<p><strong><a href="http://travel.nationalgeographic.com/travel/countries/switzerland-guide/">Switzerland</a>'s Chillon Castle glows pastel in a picture taken March 31, 2012, just before much of the world went dark for <a href="http://www.earthhour.org/">Earth Hour</a>.</strong></p><p><strong></strong><strong></strong></p><p>This year's Earth Hour will take place on March 23 at 8:30 p.m. local time, when people in more than 7,000 cities and 152 countries and territories will turn off their lights as a show of solidarity against <a href="http://environment.nationalgeographic.com/environment/global-warming/">global warming</a>, according to the Earth Hour website.</p><p><strong> </strong></p><p dir="ltr">Palestine, Tunisia, Galapagos, Suriname, French Guyana, St. Helena, and Rwanda are among those joining the movement for the first time in 2013.</p><p>Billed as the largest symbolic mass participation event in the world, Earth Hour began more humbly in <a href="http://travel.nationalgeographic.com/travel/city-guides/sydney-australia/">Sydney, Australia,</a> in 2007 with about two million participants. The voluntary one-hour "fade-out" has since grown into an international event involving hundreds of millions of people. (See before-and-after<a href="http://news.nationalgeographic.com/news/earth-hour-before-after-2008-2009-pictures/"> Earth Hour pictures</a> from past years.)</p><p dir="ltr">Earth Hour's energy-saving impact is limited: It does very little to reduce the <a href="http://environment.nationalgeographic.com/environment/global-warming/gw-overview-interactive/">greenhouse gas emissions</a> that contribute to global warming, according to its partner WWF.</p><p dir="ltr">Andy Ridley, CEO and co-founder of Earth Hour, said in a statement that the event was created "to unite people and show our desire to protect the planet," as well as "to encourage and empower people to take action beyond the hour itself."</p>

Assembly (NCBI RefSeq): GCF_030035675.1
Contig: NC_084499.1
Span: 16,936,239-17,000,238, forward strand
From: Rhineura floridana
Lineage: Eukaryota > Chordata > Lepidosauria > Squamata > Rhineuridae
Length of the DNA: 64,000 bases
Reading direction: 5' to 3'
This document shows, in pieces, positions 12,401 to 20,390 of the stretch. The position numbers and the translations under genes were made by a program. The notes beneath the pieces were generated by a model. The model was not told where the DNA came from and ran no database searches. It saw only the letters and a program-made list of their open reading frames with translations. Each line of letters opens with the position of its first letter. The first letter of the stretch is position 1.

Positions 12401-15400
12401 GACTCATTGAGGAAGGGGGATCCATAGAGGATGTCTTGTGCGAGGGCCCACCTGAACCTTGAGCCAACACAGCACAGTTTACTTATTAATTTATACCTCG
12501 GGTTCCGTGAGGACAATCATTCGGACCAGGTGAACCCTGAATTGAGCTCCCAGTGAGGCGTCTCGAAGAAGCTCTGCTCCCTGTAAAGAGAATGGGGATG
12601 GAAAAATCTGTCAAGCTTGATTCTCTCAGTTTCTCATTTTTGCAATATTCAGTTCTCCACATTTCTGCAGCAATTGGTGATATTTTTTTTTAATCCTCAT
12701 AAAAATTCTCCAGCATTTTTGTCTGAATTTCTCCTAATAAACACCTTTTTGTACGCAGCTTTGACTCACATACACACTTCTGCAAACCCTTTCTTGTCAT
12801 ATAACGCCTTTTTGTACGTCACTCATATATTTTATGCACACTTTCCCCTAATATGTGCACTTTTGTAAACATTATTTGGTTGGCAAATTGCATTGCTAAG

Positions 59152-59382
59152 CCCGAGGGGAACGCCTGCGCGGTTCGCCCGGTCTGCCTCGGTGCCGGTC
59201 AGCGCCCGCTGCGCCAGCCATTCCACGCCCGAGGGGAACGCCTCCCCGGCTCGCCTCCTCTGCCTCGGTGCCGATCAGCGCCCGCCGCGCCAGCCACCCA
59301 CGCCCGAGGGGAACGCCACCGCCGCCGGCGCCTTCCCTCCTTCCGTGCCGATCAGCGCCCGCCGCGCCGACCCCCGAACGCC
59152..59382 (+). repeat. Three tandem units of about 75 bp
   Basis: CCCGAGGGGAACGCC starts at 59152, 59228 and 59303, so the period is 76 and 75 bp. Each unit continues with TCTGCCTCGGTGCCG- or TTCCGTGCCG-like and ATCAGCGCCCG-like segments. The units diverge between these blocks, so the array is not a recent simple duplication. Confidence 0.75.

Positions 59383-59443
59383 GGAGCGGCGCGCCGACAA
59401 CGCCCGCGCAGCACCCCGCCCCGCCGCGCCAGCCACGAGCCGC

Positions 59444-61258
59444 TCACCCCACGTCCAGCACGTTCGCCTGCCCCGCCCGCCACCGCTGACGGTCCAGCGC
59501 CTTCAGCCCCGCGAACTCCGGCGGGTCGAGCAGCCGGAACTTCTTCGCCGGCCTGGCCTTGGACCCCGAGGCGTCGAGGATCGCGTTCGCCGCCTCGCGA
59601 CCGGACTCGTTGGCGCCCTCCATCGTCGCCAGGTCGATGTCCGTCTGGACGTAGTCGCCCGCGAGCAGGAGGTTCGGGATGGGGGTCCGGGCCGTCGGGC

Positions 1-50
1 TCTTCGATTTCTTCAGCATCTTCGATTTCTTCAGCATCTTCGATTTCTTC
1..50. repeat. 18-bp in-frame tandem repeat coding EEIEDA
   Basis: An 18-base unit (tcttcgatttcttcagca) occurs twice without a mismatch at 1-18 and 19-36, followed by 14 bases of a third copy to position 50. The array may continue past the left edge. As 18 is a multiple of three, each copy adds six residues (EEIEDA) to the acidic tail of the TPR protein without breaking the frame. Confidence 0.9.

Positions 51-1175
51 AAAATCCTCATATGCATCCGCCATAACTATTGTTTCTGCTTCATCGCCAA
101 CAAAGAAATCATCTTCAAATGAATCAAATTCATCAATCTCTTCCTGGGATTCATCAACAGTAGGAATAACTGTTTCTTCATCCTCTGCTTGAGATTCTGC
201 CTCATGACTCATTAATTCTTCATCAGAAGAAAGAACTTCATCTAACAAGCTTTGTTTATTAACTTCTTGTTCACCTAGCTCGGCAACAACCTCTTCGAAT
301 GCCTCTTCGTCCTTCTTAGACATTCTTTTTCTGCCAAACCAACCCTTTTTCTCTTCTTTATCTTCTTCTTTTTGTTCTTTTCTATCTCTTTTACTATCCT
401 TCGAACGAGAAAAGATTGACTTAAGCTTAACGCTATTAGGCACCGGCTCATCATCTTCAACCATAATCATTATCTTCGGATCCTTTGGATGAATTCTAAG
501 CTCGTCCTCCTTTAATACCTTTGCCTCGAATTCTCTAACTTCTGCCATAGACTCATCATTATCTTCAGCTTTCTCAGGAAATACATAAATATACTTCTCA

Chillon Castle Before Earth Hour

Switzerland's Chillon Castle glows pastel in a picture taken March 31, 2012, just before much of the world went dark for Earth Hour.

This year's Earth Hour will take place on March 23 at 8:30 p.m. local time, when people in more than 7,000 cities and 152 countries and territories will turn off their lights as a show of solidarity against global warming, according to the Earth Hour website.

Palestine, Tunisia, Galapagos, Suriname, French Guyana, St. Helena, and Rwanda are among those joining the movement for the first time in 2013.

Billed as the largest symbolic mass participation event in the world, Earth Hour began more humbly in Sydney, Australia, in 2007 with about two million participants. The voluntary one-hour "fade-out" has since grown into an international event involving hundreds of millions of people. (See before-and-after Earth Hour pictures from past years.)

Earth Hour's energy-saving impact is limited: It does very little to reduce the greenhouse gas emissions that contribute to global warming, according to its partner WWF.

Andy Ridley, CEO and co-founder of Earth Hour, said in a statement that the event was created "to unite people and show our desire to protect the planet," as well as "to encourage and empower people to take action beyond the hour itself."

Photograph by Jean-Christophe Bott, Keystone/AP

Earth Hour 2012: Before and After

As the world prepares to dim its lights Saturday for Earth Hour, see pictures of last year's event.

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